Even the travelers who didn't know about the expiration of the Wright Amendment on Monday quickly realized it was not a business-as-usual morning at Dallas Love Field.
A rock band played loudly above the security checkpoint. Free donuts and coffee tempted passersby.
Southwest Airlines chief executive officer Gary Kelly scanned boarding passes and passed out hugs to passengers boarding the inaugural nonstop flight to Denver, the first flight to leave Love Field for one of Southwest's seven new destinations.
The Dapper Dans from Disney World serenaded the waiting crowds with, "A Dream Is A Wish Your Heart Makes" and other Disney favorites, before boarding the first nonstop flight from Dallas Love Field to Orlando.
Tom Stevens, a businessman from Farmersville, has been flying Southwest for about 30 years and took a quick stroll through the Frontiers of Flight Museum in the main terminal to honor the day.
"We are happy campers," Stevens said, adding that the new nonstop flights will save both him and his company time.
Bill de Haas, a Dallas businessman, said he started flying Southwest in their first few months, when flight attendants still wore "hot pants" and you could buy tickets to Houston for $19 round trip.
"Now we can fly it all over the United States, and this really makes it much easier," said de Haas of the expiration of the Wright Amendment. "I want to get on the plane and go."
Kate McNamara interned for Southwest in college five years ago. Now a flight attendant, McNamara, based in Baltimore, was so excited about the expiration of the Wright Amendment that she flew to Dallas and bought a hotel on her own dime to work one of the inaugural flights.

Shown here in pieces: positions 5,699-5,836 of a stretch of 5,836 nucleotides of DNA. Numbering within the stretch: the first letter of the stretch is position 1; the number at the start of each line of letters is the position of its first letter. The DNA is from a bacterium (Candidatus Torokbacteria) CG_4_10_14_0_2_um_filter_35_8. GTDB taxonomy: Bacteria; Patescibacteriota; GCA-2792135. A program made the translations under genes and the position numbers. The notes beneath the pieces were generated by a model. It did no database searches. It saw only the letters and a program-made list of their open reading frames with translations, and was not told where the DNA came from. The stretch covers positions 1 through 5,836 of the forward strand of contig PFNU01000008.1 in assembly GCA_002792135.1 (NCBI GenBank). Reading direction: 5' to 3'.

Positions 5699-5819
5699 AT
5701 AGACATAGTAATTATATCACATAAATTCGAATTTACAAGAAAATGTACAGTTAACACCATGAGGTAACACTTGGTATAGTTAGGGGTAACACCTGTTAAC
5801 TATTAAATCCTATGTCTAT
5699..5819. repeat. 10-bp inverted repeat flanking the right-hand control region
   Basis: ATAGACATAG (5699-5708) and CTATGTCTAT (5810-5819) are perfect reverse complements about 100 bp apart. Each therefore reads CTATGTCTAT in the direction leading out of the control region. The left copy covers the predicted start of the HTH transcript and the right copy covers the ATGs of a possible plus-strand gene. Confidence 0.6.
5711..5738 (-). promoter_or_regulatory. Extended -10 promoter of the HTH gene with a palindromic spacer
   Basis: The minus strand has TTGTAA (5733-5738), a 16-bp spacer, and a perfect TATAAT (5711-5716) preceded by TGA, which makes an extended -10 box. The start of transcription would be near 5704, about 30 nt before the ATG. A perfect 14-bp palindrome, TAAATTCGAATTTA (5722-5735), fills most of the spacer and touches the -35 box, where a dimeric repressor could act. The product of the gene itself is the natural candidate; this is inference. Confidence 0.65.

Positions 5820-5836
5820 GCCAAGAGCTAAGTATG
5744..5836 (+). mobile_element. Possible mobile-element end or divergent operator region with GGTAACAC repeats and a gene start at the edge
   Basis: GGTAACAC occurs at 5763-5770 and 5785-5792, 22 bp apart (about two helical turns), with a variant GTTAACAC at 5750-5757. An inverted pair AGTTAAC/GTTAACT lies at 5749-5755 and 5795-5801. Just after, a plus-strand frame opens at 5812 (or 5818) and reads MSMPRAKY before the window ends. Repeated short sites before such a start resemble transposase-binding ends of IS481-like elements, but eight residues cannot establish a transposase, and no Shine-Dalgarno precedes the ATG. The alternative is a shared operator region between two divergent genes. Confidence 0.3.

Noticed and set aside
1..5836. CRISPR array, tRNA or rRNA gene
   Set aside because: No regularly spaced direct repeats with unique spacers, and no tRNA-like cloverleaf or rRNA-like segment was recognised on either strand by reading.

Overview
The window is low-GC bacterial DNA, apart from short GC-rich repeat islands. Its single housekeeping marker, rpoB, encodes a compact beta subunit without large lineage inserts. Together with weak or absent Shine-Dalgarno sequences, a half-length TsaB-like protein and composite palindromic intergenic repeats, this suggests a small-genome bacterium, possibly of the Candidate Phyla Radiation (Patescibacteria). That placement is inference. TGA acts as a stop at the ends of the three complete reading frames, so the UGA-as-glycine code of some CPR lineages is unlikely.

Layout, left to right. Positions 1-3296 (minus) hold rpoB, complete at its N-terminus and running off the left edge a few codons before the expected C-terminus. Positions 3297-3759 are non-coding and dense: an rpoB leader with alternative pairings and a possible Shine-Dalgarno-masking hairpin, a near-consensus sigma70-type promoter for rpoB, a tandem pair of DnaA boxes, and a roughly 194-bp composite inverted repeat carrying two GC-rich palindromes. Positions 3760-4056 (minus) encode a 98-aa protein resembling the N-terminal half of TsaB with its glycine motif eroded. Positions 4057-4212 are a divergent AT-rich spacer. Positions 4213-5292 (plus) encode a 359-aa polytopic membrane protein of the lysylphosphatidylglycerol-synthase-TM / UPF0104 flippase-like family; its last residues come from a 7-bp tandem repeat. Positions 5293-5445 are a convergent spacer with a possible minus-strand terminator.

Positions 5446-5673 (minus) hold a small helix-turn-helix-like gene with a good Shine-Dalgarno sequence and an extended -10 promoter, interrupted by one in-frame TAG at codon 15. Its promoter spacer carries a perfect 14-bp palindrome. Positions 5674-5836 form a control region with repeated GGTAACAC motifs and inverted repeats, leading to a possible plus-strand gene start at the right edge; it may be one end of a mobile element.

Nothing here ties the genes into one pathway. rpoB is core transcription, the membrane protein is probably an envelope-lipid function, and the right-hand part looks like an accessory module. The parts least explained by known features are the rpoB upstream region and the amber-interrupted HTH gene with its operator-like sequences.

"I remember back then that the Wright Amendment felt so far away," McNamara said of being an intern. "It restricted our service and it restricted our growth as a company. It seemed this day would never get here, and here it is five years later and I'm a flight attendant working one of the inaugural flights."
She also showed up to the airport early to wave goodbye to the first flight of the day.
“There it goes!” she said, as she watched Flight 1013 taxi away. "It represents an enormous opportunity for us," she said. "It makes us more efficient."
Southwest executives and city leaders held a press conference early Monday morning to celebrate the lifting of the Wright Amendment restrictions.
"It is such a great day for us, this beautiful gateway to the City of Dallas. We have a wonderful, convenient, efficient airport, which is a great asset for Dallas and all we needed was a little good legislation," said Dallas Mayor Mike Rawlings, praising the airport as a job creator and economic driver for the region. "Today we get to celebrate what is changing the City of Dallas and changing Love Field."
Senator Kay Bailey Hutchison, who worked on the legislation to terminate the Wright Amendment and co-founder, Chairman Emeritus, and former CEO of Southwest Airlines Herb Kelleher were also at the celebration.
"This literally took an act of Congress," Kelly joked. "Do you all know what that is like?"
Despite the severe early-morning thunderstorm and flooding, the flights leaving Love Field were all on time.
"We launched new flights right on time. I had a little bit to do with that at 6:40,” Kelly said, mentioning that he scanned the boarding passes for the first flight to Denver.
On Sunday, Southwest Airlines had 118 departures out of Love Field. On Monday, with the added destinations, the daily departures increased to 140, a 19 percent increase in flight activity.
In November that number will increase to 149 departures each day, Kelly said, with eight more nonstop destinations added. The flights will increase yet again In January to 153 daily departures, as Southwest adds two more nonstop flights.
"After 43 years, when it comes to Southwest and Love, we ain’t no virgin," Kelly said referring to Virgin America who is also launching flights out of Love Field on Monday.
Former Speaker of the House Jim Wright may be 91 years old but he still recalls the importance of the amendment that bears his name. Wright says the amendment has fulfilled its purpose in giving Dallas/Fort Worth Airport the time it needed to grow into the international hub it has become today.